Author: Nemanja Stevanović
Journalist of mediareform.rs
Media literacy is defined as “the ability to access, analyze, evaluate and transmit messages through the media”. However, research on media literacy in Serbia suggests that there is a false impression of the degree of this literacy, that respondents consider that the quality of the media content is poor, but that they have no way to change it. Also, they state that there is the problem of youth inertia and lack of interest in the media and media literacy. However, many journalists see the essential role of citizens, and especially young people in the fight for greater media literacy.
Journalist and blogger Tibor Jona thinks that there is a great need for educating young people in the direction of media literacy, because it will “teach people what is journalism, what is pseudo-journalism, and what is something quite the third”.”A media literate citizen, for me, is one who wants clean information without the influence of journalistic interpretation and editorial position in texts that are pure information”, says Marija Vučić, a journalist of the Raskrikavanje portal, website on fake news.
Journalist of weekly Vreme Tamara Skrozza says that the alphabet of media literacy is actually checking whether some media is lying. “If you read on the front page of your newspaper that you live better, and you look at your pocket and see not only that you do not live better, but that you do not live at all – then your media is lying to you”. She adds that even children should be media literate “if we want to have a normal state and normal media sometime in our life”.
Director of the Center for Investigative Reporting of Serbia, Branko Čečen, welcomes every form of media literacy, but states that “first we need to master basic literacy”. One of the authors of the issue of MarkaŽvaka, Dušan Čavić, agrees on the importance of both literacy and media literacy, and states that this is a matter of “head” and decision. “Try to get information on two, three sources and create your own judgement, listen to everything, conclude by yourself – do not just follow one source of information because they can very likely lie to you”, he adds.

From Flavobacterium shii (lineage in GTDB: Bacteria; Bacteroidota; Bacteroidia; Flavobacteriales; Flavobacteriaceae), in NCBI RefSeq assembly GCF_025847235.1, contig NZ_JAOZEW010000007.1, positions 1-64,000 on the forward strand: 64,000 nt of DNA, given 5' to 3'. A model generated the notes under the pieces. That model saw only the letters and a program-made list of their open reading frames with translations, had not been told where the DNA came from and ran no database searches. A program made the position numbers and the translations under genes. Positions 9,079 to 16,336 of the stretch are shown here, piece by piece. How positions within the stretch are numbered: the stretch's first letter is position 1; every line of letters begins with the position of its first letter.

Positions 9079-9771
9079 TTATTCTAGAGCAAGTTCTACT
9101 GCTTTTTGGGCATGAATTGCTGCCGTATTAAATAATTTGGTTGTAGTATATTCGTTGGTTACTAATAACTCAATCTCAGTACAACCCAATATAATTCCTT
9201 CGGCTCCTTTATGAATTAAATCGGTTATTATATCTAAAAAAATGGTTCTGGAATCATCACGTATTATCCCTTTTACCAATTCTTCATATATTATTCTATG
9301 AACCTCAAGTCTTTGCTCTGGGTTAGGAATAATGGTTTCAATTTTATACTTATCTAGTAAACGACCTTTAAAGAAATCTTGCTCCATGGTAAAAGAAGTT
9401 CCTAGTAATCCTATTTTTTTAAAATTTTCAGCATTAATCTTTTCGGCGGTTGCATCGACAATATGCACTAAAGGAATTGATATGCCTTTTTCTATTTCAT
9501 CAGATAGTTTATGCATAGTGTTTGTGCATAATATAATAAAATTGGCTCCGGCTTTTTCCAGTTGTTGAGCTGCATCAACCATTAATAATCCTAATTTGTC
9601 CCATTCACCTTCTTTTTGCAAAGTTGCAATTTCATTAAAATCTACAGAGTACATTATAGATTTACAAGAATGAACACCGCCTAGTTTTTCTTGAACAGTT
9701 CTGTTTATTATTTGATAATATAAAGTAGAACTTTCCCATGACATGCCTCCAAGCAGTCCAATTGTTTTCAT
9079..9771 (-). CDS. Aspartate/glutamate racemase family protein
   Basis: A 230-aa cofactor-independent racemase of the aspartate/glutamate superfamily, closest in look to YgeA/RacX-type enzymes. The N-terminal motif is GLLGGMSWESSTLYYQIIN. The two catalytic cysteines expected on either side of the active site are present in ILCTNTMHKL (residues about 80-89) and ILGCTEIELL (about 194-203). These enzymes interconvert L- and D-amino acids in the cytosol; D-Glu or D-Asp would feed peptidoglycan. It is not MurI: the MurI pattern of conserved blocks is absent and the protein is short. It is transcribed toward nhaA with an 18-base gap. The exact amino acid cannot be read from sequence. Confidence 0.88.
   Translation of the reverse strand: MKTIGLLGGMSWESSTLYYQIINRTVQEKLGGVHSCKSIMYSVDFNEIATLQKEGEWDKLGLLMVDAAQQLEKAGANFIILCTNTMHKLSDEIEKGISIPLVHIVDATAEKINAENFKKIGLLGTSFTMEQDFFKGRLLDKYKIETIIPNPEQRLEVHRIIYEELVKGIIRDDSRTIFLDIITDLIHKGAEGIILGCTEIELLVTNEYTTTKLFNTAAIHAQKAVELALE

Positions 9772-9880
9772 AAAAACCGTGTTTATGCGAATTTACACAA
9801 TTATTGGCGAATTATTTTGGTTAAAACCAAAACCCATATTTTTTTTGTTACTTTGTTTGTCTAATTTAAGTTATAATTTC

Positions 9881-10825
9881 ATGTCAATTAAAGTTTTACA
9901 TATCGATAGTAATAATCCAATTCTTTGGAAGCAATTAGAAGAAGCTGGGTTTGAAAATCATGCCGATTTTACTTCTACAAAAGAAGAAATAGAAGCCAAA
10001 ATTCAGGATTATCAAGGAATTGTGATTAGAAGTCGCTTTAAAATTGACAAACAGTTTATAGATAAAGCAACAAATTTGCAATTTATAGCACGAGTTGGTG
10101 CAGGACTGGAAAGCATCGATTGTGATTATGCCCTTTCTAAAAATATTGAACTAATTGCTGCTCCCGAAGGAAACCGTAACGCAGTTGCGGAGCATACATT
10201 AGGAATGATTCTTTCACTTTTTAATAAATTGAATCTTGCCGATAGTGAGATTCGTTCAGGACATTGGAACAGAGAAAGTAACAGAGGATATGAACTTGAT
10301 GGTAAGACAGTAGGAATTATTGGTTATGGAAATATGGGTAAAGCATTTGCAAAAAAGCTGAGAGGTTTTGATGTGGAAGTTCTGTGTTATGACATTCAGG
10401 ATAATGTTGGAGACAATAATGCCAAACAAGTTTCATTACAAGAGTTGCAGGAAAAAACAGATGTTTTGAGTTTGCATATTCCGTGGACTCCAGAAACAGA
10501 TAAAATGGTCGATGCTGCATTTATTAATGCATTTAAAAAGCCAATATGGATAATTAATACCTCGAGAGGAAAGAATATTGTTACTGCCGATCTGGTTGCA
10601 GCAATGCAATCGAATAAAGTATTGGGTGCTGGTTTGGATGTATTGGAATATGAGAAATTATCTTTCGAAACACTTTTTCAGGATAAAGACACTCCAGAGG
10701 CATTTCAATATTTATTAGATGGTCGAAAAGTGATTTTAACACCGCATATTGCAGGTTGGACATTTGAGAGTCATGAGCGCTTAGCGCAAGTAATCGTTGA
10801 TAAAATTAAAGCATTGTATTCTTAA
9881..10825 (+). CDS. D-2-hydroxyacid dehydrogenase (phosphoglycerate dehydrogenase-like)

According to Skrozza, what is currently being heard, read and watched by most of the citizens of Serbia is “usually garbage” and can not be seen “in the context of any ethical and professional norms”. She sees the solution in the professionally doing the journalistic job, but also in the defense of the rights of journalists. Marija Vučić sees the difference in media literacy between those citizens who follow only “traditional” media and those who, in addition, receive information through new media. However, she says she does not expect citizens to fight disinformation, but there is a way in which citizens can prevent the spread of unprofessional information in the media:
“Simply – what seems more credible, where you have more sources of information and more interlocutors who give an opinion on something – it’s more likely that it’s more accurate”. Talking about media literacy in Serbia Čečen draws two conclusions: “first, how important is the media for one society; secondly, how the freedom and freedom of expression, and the professionalism of the media in this country is in crisis”. “I do not see another way than starting from the beginning”, he adds, “The only way are active and aware citizens, and if we do not have that – I’m not sure we can expect anything from this country”. The problem with media literacy Tibor Jona sees in a bad education system because that is the reason why people “recognize certain tabloid media as meeting their needs”. “It is no coincidence that one of the most hardened systems in our country or one of the most fatal systems is education”, he said, adding that education needs to encourage critical thinking.
The importance of better education is emphasized by Branko Čečen also. He says it is impossible to have an instant solution that will give quick results but by regulating laws without jeopardizing media freedom, then by legal penalties to prevent the most dramatic nature of unethical behavior, and working with current and future journalists can deliver results. This is, as he says, possible only if we reform the whole society. “Institutions should be empowered to do their job, so that the prosecution, the judiciary and the police are independent to enforce the law. Point! This is the only thing that a society should do”, concluded Dusan Cavic.